What about digital PDF games? How can those be used with a large group? The process is the same as above with just one or two additional steps. You must have a good PDF editor in order to do this.* If you don't have one follow the link at the bottom of this article.
Once you have your game, open it up with your PDF editor. Use the shape tools to make your own place markers. Get out your dice or open up your digital dice program if you have one and project your game on the wall. Separate your students into small groups or teams with as equal a number of students in each group as possible. Have students roll dice to see which team goes first then get each team to choose their place marker. Student groups can do the same thing to see who gets to take the first turn within their groups.
The final decision a teacher needs to make is whether to play their classroom games in pairs, small groups, or as an entire class. This decision will be dependent upon the class size, budget constraints, and the game itself.
It may seem like a silly thing to discuss due to the fact that it is easy to play games as a group with only four to eight students but what about larger groups? The decision should not rest on class size or budgets alone. The amount of time each student will have to practice should be a crucial consideration. For example, if you have a class of forty students, how many chances will each student have to answer in a half-hour class? To complicate things further, what if there is a "lose a turn" space? Some students may only have one chance at participating in a board game with a group of this size.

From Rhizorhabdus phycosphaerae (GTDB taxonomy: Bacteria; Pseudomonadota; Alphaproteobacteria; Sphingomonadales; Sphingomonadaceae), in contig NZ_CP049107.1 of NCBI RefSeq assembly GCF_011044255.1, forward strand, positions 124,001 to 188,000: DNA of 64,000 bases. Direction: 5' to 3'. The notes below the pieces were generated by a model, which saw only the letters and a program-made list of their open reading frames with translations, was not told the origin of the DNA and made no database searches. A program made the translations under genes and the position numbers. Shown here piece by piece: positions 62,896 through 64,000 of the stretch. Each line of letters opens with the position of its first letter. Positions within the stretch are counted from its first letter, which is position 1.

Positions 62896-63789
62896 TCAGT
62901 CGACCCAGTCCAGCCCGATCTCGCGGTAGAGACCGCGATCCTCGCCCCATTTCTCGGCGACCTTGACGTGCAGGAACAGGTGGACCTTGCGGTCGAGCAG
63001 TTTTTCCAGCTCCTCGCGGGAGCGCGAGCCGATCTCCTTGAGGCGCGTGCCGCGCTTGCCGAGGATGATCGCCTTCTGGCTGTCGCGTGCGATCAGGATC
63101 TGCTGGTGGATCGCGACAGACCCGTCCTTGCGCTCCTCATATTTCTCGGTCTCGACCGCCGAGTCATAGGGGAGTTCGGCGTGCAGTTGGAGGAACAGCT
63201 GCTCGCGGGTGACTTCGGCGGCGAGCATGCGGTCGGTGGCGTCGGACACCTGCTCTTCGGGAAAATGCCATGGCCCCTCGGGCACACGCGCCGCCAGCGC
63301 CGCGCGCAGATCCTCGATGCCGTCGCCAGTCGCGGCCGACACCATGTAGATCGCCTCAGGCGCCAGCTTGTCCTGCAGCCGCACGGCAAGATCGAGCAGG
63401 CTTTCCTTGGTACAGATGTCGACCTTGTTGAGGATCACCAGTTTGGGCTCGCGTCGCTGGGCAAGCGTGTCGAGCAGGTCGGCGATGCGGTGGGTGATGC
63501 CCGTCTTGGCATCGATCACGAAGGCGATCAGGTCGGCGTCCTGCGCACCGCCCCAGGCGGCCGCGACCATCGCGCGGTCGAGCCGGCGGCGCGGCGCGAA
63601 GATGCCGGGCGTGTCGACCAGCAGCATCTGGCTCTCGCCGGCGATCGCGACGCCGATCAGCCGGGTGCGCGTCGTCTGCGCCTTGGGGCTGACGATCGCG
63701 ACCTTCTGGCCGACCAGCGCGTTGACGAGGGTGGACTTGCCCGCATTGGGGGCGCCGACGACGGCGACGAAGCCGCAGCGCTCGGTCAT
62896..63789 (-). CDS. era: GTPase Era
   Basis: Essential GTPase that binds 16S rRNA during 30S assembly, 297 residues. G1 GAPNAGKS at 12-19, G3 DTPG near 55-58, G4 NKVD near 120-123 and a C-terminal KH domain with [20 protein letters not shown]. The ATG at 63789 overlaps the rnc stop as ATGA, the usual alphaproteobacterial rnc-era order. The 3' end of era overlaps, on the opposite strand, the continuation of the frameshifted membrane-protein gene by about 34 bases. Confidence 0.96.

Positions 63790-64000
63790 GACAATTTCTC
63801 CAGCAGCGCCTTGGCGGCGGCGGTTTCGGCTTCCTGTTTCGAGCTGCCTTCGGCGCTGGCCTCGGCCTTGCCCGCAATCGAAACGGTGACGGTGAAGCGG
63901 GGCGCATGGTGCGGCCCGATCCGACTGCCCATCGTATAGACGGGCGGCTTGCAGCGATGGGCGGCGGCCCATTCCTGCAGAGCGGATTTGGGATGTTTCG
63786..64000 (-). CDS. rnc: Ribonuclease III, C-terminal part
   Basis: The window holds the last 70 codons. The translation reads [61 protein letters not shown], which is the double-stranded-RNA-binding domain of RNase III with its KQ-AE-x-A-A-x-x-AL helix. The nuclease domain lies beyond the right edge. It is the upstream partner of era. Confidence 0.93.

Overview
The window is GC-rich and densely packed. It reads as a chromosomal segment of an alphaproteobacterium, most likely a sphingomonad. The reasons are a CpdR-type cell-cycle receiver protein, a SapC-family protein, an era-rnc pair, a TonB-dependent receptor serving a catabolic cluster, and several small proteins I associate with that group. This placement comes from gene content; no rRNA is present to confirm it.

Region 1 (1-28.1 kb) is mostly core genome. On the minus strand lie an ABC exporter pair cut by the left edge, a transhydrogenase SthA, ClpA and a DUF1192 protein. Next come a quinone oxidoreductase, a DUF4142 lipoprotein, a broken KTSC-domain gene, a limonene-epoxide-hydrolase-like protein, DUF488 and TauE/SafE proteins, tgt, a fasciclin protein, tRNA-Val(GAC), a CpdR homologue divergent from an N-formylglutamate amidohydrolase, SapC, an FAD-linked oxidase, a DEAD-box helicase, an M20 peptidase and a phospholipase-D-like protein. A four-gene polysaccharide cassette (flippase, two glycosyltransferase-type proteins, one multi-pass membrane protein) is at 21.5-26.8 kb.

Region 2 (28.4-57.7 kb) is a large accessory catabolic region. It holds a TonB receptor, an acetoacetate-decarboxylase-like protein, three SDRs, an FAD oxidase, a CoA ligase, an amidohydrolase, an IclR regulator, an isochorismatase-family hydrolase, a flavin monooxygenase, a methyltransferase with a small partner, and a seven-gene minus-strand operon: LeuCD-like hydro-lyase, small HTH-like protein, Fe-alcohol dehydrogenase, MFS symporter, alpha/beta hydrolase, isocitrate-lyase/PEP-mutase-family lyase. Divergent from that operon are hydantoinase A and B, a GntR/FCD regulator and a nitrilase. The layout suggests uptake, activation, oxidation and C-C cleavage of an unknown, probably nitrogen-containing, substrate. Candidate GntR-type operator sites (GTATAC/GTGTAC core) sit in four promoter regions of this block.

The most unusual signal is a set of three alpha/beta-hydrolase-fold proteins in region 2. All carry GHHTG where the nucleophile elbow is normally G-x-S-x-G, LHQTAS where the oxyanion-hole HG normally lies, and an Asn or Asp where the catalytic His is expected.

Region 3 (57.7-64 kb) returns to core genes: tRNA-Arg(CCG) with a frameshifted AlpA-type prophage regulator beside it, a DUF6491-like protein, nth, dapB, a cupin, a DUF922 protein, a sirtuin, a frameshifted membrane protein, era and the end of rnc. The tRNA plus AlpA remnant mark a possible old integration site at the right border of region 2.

In other words, there are other things to consider when planning to use a game besides how much time it will take you to prepare or how much money it will cost you. Remember, playing a game is supposed to be a fun experience for all of your students. So, whether you print or project, or how many you decide to allow in a group, preparation is the key to successful game playing in the classroom.
Flash or Card Games
So, after going through a long list of why's when's and how's regarding playing games in the classroom, one of the most important take-aways from this article should be to plan your game time with your students in mind. Don't expect to find them interested in something just because you are. Get to know your students so you can begin to decipher what activities will be well-received by them, and what will bring out the best in them, in order to enhance their learning experiences.
1. Technology: Just Playing Games? - actfl.org
2. Research shows how gaming can support language learning - english.com
3. Using Games in the Language Classroom - Sabanci University
4. Why Do We Play EFL Games in Class? - Shane Schools
5. The Best Way to Learn a Language: Playing Games! - fluentu.com
6. 10 Benefits to Playing Games in the Classroom - teachstarter.com
7. 3 Reasons Why Playing Games Helps You Learn English Faster - englishclass101.com
8. ESL Games For Adults: DIY Board Games - Everyday ESL
9. Using Games to Promote Communicative Skills in Language Learning - iteslj.org
10. Types of board games for the ELT classroom - English Teacher Professional
11. *PDF X-Change Viewer Free Download* - Virus Free From Tracker Software